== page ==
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Interview: First Vietnamese American Elected to Congress

New America Media, Q&A, Viji Sundaram Posted: Dec 09, 2008

NEW ORLEANS, La. -- The day after Anh “Joseph” Cao unseated nine-term incumbent Congressman William Jefferson, becoming the first Vietnamese American elected to U.S. Congress, he still looked slightly stunned.

After a night of celebration with his supporters at the Palace Café on Canal Street, Cao went to his local Vietnamese church to pray and give thanks. Later that day, in an exclusive interview with New America Media at his spacious two-story home in eastern New Orleans, the 41-year-old Cao talked about his rise to power and why he believes he won.
StatueVinh Tran, president of the council of Our Lady of Lavang Mission church,
puts up the Christmas lights around the Jesus statue in the church yard.
“Vietnamese now have someone up in Washington to do something for us."

You went to Mary Queen of Vietnam church earlier today. What did you include in your prayers today?

I was giving thanks for everything that’s happened. I gave thanks for the win last night. And I gave thanks for giving me a chance to serve the people.

When did you come to the United States?

I came to the United States with my mother and siblings in a boat when I was 8. We got refugee status. I didn’t know a word of English.

Where did you grow up?

I grew up in Houston, raised by my uncle. I earned degrees in physics at Baylor, then a degree in philosophy at Fordham. I then studied law at Loyola (in New Orleans).

How did you get into politics?

Actually, I wanted to become a Catholic priest. I was in a Jesuit seminary for six years in the 1990s.NewspaperViet Le, 18, looks at the front page of Dec. 7 issue of The Times-Picayune
that carried the story of Anh “Joseph” Cao’s victory.
"When I found out this morning that he had won, I was like, whoa, this is cool!”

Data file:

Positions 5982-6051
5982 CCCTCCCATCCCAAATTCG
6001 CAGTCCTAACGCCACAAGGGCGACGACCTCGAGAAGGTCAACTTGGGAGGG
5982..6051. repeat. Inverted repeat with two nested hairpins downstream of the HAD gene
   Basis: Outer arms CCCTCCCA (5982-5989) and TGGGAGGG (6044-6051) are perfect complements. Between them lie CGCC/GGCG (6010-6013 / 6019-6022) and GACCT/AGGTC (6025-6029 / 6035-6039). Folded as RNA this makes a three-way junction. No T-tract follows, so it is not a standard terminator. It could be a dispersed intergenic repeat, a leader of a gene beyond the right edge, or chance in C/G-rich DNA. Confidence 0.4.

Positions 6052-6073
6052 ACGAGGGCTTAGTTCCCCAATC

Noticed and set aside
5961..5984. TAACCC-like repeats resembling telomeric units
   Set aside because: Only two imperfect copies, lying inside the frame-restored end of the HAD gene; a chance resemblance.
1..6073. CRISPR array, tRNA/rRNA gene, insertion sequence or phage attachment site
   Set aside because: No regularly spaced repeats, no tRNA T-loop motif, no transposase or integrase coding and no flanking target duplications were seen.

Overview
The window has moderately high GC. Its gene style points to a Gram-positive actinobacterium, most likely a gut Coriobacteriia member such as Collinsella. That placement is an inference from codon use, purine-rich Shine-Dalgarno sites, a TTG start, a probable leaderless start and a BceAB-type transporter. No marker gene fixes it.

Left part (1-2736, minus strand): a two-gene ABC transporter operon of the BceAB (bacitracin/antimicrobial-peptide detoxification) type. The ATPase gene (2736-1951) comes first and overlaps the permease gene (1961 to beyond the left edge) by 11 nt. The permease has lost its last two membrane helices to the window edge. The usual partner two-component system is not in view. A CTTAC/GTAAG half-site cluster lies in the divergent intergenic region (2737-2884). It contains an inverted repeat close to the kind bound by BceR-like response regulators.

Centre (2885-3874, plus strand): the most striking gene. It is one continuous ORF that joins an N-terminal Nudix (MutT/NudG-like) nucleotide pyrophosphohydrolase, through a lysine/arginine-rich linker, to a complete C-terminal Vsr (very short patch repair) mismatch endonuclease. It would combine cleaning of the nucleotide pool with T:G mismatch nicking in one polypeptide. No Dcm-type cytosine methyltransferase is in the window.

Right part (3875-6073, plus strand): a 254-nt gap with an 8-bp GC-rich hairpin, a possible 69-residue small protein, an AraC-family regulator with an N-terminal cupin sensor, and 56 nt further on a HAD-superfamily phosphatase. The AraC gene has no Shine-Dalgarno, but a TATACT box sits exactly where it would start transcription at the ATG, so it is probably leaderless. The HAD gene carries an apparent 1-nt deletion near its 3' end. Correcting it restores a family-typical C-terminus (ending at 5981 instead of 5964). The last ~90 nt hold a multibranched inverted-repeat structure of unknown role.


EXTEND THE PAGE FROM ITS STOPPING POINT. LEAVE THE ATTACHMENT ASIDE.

While there, I had this sudden inspiration to bring about social changes, so I quit the seminary, began practicing as an immigration lawyer and began advocating for the Vietnamese community. I believe I made the right choice.

You won against all odds – this is a district that is 60 percent Democratic, and the district has been drawn to give African-Americans a distinct electoral advantage. How did you pull it off? Did you get a lot of support from the Vietnamese community?

Actually, only 2.9 percent of the people in my district are Vietnamese. There are 17,000 Vietnamese in all of New Orleans. Of these, only 4,000 are registered voters. This neighborhood where I live (Venetian Isles) is mostly white and there are some Vietnamese.

I think I won because people were definitely ready for a change.

Do you think you could have won if your opponent hadn’t been indicted on federal corruption charges?

I don’t think so. People were getting tired of the scandal and cloud hanging over (William Jefferson’s) head.
CoupleA couple stands outside the entrance of the church.
What was the platform you ran on?

I ran on a platform of coastal restoration, levee protection, health care and improving education.

You are the second Asian in Louisiana to be elected to a position of power this year. Do you think Bobby Jindal’s win as governor and Obama’s presidential win opened the door for you as a minority?

I don’t know whether Jindal’s win had anything to do with my getting elected. He’s a very popular governor. He endorsed me only a couple of days before the election, even though we were trying to get him to endorse me for a long time.

What are your immediate plans?

I am going to take a few days’ rest. Then I’ll put on my running shoes and assemble my team to learn the ins-and-outs of D.C. politics.
ChurchThe congregation at the Our Lady of Lavang Mission church
in uptown New Orleans, the day after Cao’s victory.

Now that you have political clout, what are you going to do for your community?

I will continue working on getting a retirement center for the elderly Vietnamese in New Orleans. That aside, we are going to work toward developing an urban farm for the Vietnamese community.

What is the message you would like to give your community here?

I would like more young people to get involved in politics and bring changes we want in Vietnam.

Like what?

We’re concerned about human rights violations, issues of democracy and lack of religious freedom.

So the “Cao Now” bumper stickers I see on a lot of cars worked?

(Laughs) Yes, I guess so.

Related Articles:

Campaign 2008: Other Trailblazers Among Election Winners

A Vietnamese Journey Toward the American Dream

In the Spotlight: Asian Americans on the Political Stage

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